Since my initial post on the New Warriors Training Adventure, I have been asking around for reactions to the weekend. Also, I have been in contact with a large group of people who have attended one of the initiations. There is much secrecy surrounding this organization and the tone often borders on fear. I plan a series of posts on this topic to provide some information about what has been a fairly popular recommendation within reparative therapy circles. In fact, a couple of years ago, there was a significant rift in the New Warriors about a local branch that hosted a talk by Joseph Nicolosi. More on that in a later post.

I start with an account by an alum of the weekend and the follow up program, used by permission but anonymously. This describes reactions to the “welcome” offered by the staff of NWTA.

My NWTA

When you arrive at the NWTA all your possessions are taken away from you and searched. I didn’t want to hand over my camera because it cost a lot of money back then and I didn’t want them to have it.

They asked me if I had a camera and I said no. Then they opened my duffle bag and emptied everything on the floor and searched it. They opened my sleeping bag too. They found the camera and were angry that I lied to them. They took everything away, including tooth brush and tooth paste. (You know after all these years it’s still a little painful to remember this.) The only thing we were allowed to keep was an extra change of clothing, extra shoes, sleeping bag and pillow. Everything else was violently taken away from us.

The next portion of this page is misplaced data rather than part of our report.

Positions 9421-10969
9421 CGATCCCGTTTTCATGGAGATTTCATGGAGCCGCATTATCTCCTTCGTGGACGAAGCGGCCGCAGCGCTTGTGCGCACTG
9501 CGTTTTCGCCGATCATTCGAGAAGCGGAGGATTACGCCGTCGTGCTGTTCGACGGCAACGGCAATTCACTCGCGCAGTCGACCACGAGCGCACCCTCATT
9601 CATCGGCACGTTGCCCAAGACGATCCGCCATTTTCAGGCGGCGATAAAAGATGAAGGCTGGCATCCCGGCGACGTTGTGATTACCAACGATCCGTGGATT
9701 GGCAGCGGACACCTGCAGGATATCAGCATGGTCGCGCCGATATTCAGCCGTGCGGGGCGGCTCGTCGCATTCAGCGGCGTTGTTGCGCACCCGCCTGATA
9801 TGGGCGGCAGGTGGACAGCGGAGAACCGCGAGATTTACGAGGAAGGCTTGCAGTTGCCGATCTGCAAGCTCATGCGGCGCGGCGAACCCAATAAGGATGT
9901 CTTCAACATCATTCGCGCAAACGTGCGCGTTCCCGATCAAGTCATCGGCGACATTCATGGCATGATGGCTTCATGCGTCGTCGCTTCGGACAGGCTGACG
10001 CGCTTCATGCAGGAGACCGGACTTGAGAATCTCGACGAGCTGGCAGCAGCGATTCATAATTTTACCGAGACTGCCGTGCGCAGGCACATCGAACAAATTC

After they searched my belongings, then they searched me. They did a pat down frisk, like the police do to a criminal. I was told to give up wallet, car keys, cell phone, money, jewelry, wedding ring, everything. We were not allowed to keep one thing on our bodies except our clothing.

I felt like a common criminal. The whole time they yelled at us, degraded us. They wouldn’t let us look at the other men. We could only look where they told us too look. The whole time this was done by men who were dressed in total black. They also had black makeup on their faces to conceal their identities.